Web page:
Maybe instead of trying to weed through the crowd and trying to find the others who aren’t bumping and grinding, a new way to use Twitter needs to be found?

Or maybe creating more finite hashtags, and ditching the overcrowded ones, so that those who do want to hang in a more quiet setting can do so? I also have started using lists more, so that I curate who shows up in that stream. So instead of just anyone showing up with a lamp shade on their head and their latest book in hand, only the ones I want to see show up.

What do you think? Do you have any thoughts on how we can let the crazy partiers get their groove on but have a quiet room off to the side? What new hashtags can we use? Maybe #querylettertips #vetwritingtips #newbiewritingtips #writerwatercooler?

7 Replies to “Can You Hear Me Now? Has the hashtag outlived its usefulness?”

  1. Thanks for the link, Angela! I’m sorry your phone rebooted and lost your comment, but this is a great post too. 🙂

    As I mentioned on one of the posts in this conversation, I never much followed hashtags because I just don’t have time. And like most things in life, the “old days” were never as good as memory makes them out to be. 🙂 In other words, I haven’t seen much change in Twitter over my 2+ years on it, so don’t feel like you’re coming late to the party.

    Kait is probably right that some hashtags are now solid links, while they used to be more conversational. But in many ways, Twitter is what you make of it. I’d love if we could get people to follow basic etiquette on Twitter, but those who most need the lessons are the ones who would never listen anyway, so I stick to my little happy place and ignore most of the bad behavior. 🙂

  2. Hashtags have their place, but I think as long as you are sticking your neck out and building relationships people will respond well. People who self-promote all the time can be ignored and real friends can be made on lists or in the big rooms. You find a quiet niche in the big party and make real connections. I like your #writerwatercooler idea though 🙂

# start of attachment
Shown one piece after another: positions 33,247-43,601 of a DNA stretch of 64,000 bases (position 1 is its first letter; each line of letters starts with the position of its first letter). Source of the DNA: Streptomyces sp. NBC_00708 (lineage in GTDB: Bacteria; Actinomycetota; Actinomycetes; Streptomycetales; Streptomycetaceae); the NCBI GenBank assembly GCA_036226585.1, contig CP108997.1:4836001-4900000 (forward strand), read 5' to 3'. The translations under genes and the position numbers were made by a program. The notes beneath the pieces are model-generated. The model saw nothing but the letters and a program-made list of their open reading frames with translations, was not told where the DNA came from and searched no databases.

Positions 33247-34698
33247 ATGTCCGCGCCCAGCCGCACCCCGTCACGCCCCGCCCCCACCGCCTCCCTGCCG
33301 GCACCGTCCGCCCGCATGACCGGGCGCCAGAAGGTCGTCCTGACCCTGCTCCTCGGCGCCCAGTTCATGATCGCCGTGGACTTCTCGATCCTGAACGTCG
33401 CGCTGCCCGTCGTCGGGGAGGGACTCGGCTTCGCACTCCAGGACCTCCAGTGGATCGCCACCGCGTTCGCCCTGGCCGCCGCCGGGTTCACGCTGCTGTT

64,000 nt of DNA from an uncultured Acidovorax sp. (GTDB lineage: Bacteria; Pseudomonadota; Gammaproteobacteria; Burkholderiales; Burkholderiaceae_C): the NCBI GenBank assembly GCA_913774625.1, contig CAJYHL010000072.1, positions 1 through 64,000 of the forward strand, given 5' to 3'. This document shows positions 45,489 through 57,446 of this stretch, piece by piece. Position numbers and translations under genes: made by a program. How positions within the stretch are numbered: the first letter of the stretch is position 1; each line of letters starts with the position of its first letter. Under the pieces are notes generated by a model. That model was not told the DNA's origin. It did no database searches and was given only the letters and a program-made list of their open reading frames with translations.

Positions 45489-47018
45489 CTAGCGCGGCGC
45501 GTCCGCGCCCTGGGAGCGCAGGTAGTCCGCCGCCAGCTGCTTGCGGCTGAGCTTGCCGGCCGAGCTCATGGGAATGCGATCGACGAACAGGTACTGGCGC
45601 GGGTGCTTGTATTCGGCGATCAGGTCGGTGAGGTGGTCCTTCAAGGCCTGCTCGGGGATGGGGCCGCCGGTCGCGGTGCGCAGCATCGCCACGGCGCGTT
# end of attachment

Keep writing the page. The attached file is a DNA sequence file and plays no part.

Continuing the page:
3. “deconstruct Star Wars from a feminist standpoint.” Ok that’s it. We MUST be friends.

    I think you’ve hit on a really important part of the issue–it HAS very much devolved from our happy little civilized cocktail party to something more resembling a frat house mosh pit–and those of us who’ve been around for a while are standing here going–wait…when did that happen?

    I’m with J.A. I dig the idea of a #writerwatercooler

    1. mind you, I don’t think I can actually deconstruct Star Wars that way, just thought it would be a cool conversation to be a part of 😀 As a newbie, how do you get a new hashtag used? Should we just start using it?

  4. Thanks for the link love. I like you analogy of the cocktail party vs. huge nightclub. I still manage to have conversations pretty easily on twitter but that’s mostly because I use the List feature in tweetdeck. I follow a lot of people, but I put the ones I interact with a lot on my “buddies” list so they have their own column and I can easily pick out their tweets from the noise.

    I still keep an eye on my ALL column because there is always new people to meet, but a lot of it is filled with promo that my eyes just skip past.

    As for hashtags, the only one I follow is #myWANA. It is a lot of links, but it’s links I’m often interested in, so I’m fine with that.

    And you’re not late to the party. New parties are always starting up every day. 🙂